Earlier I mentioned "prejudices" - plural - that biased my thinking on abortion. One was the androgynist feminist ideology I've already mentioned (which hinged on a quasi-utilitarian functionalist view of personhood). The other, particularly ignoble, factor was my loathing of the religious right and all its self-appointed spokespersons (e.g. Phyllis Schlafly above all, for her anti-ERA stridency, as well as people like Jerry Falwell, Pat Robertson, and all the usual suspects on that side what later came to be called the culture war). I also held the Catholic Church in very low esteem as one of the preeminently retrograde forces retarding the march of human progress, but evangelical Protestantism (from which I was apostate) was no better in my eyes. I was a militant atheist for most of the years I was most zealously pro-choice, and I yearned for the thorough secularization of human civilization.

Then along came God, who, in His typically unscrupulous manner, began to undermine my atheism. The first blow came when my conscience was convicted concerning animals, culminating in my embrace of vegetarianism and the broader philosophy of panzoism. A sufficiently compartmentalized mind might have been able to sustain atheistic panzoism indefinitely, but I've never been that good at isolating some parts of my mind from other parts. My emphatic rejection of ethical relativism followed closely upon my embrace of panzoism, and an ensuing chain of cogitative events culminated a few years later in my re-experience of God and renunciation of atheism. Yet I retained my repugnance of traditional, conservative religion, and my concept of God lay within the metaphysical ballpark known as process theology. I called myself a deist.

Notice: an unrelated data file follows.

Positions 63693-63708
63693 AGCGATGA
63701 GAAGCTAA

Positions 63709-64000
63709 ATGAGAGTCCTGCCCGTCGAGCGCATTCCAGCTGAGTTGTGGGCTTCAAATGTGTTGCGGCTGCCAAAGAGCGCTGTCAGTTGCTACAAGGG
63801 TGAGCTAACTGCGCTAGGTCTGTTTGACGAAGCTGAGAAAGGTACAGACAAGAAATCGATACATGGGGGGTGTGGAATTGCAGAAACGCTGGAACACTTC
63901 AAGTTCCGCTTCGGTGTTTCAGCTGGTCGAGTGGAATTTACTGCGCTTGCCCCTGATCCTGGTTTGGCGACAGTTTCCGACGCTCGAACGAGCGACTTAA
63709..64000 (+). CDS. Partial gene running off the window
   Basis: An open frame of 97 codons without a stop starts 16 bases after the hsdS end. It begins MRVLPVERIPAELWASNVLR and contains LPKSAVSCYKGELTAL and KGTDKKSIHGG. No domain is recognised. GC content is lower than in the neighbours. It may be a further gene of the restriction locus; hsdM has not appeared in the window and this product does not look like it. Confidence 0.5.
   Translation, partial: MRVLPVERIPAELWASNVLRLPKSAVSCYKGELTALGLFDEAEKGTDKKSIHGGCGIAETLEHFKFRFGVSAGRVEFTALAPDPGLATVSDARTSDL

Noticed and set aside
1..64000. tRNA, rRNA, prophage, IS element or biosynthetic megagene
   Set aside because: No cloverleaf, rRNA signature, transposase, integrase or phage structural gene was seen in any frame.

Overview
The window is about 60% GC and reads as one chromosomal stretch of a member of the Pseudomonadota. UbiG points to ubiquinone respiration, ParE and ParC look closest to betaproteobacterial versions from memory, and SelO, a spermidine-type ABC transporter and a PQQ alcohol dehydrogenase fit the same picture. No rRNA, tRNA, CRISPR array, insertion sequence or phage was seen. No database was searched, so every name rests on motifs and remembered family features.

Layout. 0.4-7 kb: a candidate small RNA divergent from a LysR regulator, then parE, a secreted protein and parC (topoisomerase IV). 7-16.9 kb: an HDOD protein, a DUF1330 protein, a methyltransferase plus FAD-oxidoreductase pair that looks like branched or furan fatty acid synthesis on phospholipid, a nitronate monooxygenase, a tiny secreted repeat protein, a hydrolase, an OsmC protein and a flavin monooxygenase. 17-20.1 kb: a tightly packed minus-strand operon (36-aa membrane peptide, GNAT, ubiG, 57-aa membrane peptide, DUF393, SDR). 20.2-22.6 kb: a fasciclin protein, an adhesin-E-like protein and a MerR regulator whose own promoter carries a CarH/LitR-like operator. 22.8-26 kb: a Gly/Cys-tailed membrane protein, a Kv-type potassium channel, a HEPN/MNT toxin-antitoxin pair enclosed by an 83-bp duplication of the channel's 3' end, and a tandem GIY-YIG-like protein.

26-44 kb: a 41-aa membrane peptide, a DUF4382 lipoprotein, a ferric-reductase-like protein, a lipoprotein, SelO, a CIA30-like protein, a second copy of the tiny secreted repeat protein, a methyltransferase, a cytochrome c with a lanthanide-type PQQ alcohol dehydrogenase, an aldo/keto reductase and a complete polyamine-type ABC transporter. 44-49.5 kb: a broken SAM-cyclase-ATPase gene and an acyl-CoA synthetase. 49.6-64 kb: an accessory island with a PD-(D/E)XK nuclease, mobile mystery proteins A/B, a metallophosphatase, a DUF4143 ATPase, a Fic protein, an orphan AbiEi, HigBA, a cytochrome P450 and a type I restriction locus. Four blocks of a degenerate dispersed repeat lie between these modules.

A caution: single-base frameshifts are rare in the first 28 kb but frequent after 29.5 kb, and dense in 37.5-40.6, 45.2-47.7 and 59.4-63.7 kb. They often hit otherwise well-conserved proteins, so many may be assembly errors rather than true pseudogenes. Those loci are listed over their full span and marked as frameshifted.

I was quite content as a deist, but God was apparently not satisfied with that status quo in which He was loving and benign but fairly safe and domesticated. Deism proved to be a kind of halfway house for me. God is always up to something, and in due course He impertinently maneuvered me into confronting the claims of Christ, whom I had thought safely dispatched to the realm of inspiring but inert myth. I had embarked upon a process of study intended to solidify my case against Christianity, but something went awry and I eventually saw the error of my apostasy. I humbly returned to faith in Christ seven years ago on March 27th (which fell on Thursday of Holy Week that year). As I noted previously (I think in the panzoism discussion) I did not convert to a church, as some Christians do; mine was a quintessentially Protestant conversion, in the sense that I was going one-on-one with Christ. As far as I was concerned, the subject of the "One, Holy, Catholic, Apostolic Church" of the Nicene Creed was a wide open field awaiting investigation.